The Brexit vote did nothing to slow house price growth in June, according to new official figures that show the average UK property rose 8.7% year-on-year to £213,927 in the month the referendum took place – up 1% on May.
The latest house price index, released on Tuesday by the Office for National Statistics and the Land Registry, reveals that there are now 18 English local authority areas in which the average house price is more than £500,000, compared to 11 in June 2015.
The data only covers five working days after the referendum so the uncertainty and unease surrounding the UK's removal from the EU may have had only a small influence so far – with the real effects yet to come.
Richard Snook, senior economist at PwC, said on Tuesday: "These figures only capture one week of market activity after the vote to leave the EU on 23 June, so it is too early to draw any firm conclusions from this set of data.
“Nevertheless, we expect that the vote to leave the EU will have a significant impact on the housing market. In our main scenario, average UK house property growth will decelerate to around 3% this year and around 1% in 2017.
"Cumulatively, our estimates suggest average UK house prices in 2018 could be 8% lower than if the UK had voted to stay in the EU."
The ONS also said on Tuesday that the consumer price index (CPI), the benchmark of inflation in the UK, rose from 0.5% in May to 0.6%, its highest level in almost two years. Economists have warned that Brexit could push inflation higher – possibly past the Bank of England's target of 2% – and help to slow wage growth.
Kallum Pickering, economist with the German bank Berenberg, said: "During the euro crisis, nominal wage growth slowed to a less than 1% year-on-year. With inflation rising to at least the 2% target by early next year, real wages will probably decline during 2017."
John Hawksworth, chief economist at PwC, said: "The first post-referendum data saw the consumer price inflation rate edge up from 0.5% in June to 0.6% in July, but it will be some time before the full effect of the fall in sterling following the Brexit vote comes through.
"Eventually, however, we would expect this to push CPI inflation back up towards its 2% target rate by mid-2017 as import prices rise. A weaker pound is good news for British exporters but will put a squeeze on the real spending power of consumers."
A report from the Resolution Foundation think tank, also released Tuesday, warned that less migration from the EU wouldn't result in higher wages for Britons and could leave some industries with serious labour shortages.
Former chancellor George Osborne predicted before the referendum that house prices would fall by 18% in the next two years in the event of a Brexit vote, while some Leave campaigners argued that any falls could potentially help first-time buyers get on the housing ladder.
The house price index figures show:
– While growth slowed and even went into reverse in popular inner-London areas, some outer London boroughs, including Newham, Waltham Forest, and Croydon, and some home counties commuter belt areas, including St Albans, saw annual rises of more than 20%.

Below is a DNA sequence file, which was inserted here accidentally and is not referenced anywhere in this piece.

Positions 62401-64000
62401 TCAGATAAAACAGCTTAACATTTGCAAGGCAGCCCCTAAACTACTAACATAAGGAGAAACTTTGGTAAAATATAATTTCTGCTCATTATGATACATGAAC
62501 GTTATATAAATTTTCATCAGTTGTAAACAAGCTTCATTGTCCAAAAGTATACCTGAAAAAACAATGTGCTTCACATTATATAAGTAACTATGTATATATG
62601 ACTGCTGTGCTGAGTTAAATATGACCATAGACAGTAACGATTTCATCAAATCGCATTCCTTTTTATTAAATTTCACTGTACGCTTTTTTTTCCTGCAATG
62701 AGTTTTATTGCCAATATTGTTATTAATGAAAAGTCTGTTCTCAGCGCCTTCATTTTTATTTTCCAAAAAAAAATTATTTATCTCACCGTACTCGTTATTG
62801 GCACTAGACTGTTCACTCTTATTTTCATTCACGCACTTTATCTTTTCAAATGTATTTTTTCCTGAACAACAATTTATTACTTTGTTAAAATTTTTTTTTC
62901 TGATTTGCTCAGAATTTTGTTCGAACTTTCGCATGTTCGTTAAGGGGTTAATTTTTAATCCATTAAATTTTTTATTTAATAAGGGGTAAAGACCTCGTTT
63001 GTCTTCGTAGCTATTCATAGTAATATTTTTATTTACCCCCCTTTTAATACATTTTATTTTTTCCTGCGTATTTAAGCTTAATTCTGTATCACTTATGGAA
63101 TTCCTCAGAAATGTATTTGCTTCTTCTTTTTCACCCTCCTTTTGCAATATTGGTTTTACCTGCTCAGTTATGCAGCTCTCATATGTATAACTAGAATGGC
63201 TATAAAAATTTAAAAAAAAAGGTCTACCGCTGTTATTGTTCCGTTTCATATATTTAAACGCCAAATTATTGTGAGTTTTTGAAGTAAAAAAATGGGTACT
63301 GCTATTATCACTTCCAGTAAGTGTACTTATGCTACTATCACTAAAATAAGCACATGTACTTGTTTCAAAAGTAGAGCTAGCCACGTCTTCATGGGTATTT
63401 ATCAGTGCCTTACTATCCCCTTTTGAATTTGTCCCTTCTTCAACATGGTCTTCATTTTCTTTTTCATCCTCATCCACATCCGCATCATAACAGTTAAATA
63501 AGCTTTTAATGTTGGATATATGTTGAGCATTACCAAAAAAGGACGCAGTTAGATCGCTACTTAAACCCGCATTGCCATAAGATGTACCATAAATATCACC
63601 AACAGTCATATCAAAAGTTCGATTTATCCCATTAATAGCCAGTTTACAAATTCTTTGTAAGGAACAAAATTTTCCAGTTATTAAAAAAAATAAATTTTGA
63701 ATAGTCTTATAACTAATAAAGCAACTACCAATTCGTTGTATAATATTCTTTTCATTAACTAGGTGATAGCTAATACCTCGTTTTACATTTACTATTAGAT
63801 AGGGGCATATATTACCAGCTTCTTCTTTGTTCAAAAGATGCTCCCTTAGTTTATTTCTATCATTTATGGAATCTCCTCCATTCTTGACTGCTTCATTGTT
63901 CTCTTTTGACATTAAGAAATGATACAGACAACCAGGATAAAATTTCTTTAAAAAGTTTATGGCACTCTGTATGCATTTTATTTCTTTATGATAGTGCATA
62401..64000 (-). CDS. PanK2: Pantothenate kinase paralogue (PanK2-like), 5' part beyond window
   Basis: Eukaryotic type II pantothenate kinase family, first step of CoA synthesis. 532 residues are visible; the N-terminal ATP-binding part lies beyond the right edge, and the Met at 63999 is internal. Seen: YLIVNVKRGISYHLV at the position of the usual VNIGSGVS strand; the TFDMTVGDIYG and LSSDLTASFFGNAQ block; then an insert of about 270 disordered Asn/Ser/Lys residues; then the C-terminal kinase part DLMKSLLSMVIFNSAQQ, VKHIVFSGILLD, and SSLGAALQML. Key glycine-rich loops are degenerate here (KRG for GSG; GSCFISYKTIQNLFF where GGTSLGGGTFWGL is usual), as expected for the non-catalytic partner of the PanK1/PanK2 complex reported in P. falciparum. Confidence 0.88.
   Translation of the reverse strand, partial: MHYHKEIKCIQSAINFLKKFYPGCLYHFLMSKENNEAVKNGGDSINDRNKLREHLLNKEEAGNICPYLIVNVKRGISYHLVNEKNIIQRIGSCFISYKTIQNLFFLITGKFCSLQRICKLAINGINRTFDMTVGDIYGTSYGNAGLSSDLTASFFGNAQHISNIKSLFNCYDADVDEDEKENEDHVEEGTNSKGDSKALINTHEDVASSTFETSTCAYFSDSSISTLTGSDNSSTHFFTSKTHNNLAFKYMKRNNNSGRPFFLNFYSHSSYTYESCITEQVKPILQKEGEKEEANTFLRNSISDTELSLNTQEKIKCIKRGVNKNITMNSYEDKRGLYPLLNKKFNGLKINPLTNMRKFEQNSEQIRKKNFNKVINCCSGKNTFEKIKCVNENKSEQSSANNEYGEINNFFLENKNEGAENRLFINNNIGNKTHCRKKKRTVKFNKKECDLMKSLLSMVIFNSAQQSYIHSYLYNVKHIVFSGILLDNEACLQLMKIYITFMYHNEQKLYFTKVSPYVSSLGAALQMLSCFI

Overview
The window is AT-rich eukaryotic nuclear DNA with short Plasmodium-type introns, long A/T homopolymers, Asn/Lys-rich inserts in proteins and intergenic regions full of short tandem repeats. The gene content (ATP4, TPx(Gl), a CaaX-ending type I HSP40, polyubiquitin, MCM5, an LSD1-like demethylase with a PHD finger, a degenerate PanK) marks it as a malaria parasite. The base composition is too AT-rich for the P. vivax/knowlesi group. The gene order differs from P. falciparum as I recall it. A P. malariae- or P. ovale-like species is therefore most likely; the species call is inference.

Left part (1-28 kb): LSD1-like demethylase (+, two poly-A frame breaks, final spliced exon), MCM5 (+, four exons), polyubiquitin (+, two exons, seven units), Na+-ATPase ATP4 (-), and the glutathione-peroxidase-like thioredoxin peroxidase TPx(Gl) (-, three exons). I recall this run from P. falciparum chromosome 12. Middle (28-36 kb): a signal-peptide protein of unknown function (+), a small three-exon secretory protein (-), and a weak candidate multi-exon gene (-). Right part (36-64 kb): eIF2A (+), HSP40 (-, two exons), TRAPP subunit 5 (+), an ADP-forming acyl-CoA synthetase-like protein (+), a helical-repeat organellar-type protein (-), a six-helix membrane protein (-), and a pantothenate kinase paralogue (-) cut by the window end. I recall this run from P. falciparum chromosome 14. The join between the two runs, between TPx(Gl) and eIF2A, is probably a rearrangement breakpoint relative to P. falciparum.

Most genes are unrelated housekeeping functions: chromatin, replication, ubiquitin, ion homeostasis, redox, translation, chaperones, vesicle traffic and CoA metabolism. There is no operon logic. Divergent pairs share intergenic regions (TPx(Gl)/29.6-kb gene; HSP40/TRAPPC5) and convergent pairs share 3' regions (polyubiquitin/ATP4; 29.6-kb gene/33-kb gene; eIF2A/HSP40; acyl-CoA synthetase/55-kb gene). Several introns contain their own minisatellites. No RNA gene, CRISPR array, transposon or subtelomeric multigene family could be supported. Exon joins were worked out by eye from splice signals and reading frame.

– The average amount a first-time buyer paid in London in June rose 12.5% to £412,000. Nationally, this was £192,000, up 9.3%.
– New-build properties lost 4.6% of their value on average in June, the figures show.
– There were big drops in the number of sales in prime London areas such as Kensington & Chelsea and Westminster, which some housing experts put down to the 3% increase in stamp duty payable on second homes that came into force in April.
Housing charity Shelter said the house price rises show that people on low and average incomes are being priced out of the property market.
"Today’s figures show once again that house prices are still way out of reach for average earners who don’t have the Bank of Mum and Dad to help them out," it said.
"In this time of economic uncertainty it’s difficult to predict what will happen to house prices over the next few months, but one thing we know for sure is that we have a severe shortage of affordable homes and this hasn’t changed since the referendum.
"The new government now has a golden opportunity to make a change that will both support the economy and turn this crisis around, by building homes that people on ordinary incomes can actually afford."
Rentplus, a national provider of rent-to-buy homes, said: "The strength of today’s house price data will increase the confidence of the residential construction industry in this post-Brexit period, but more needs to be done to escalate the scale of delivery to meet the challenges of affordability and a growing population.
"New market entrants which bring private institutional investment to the affordable housing sector now ought to be considered as a key part of the solution to the housing crisis, boosting the number of homes available for aspirant home owners."
Patrick Smith is a senior reporter for BuzzFeed News and is based in London.
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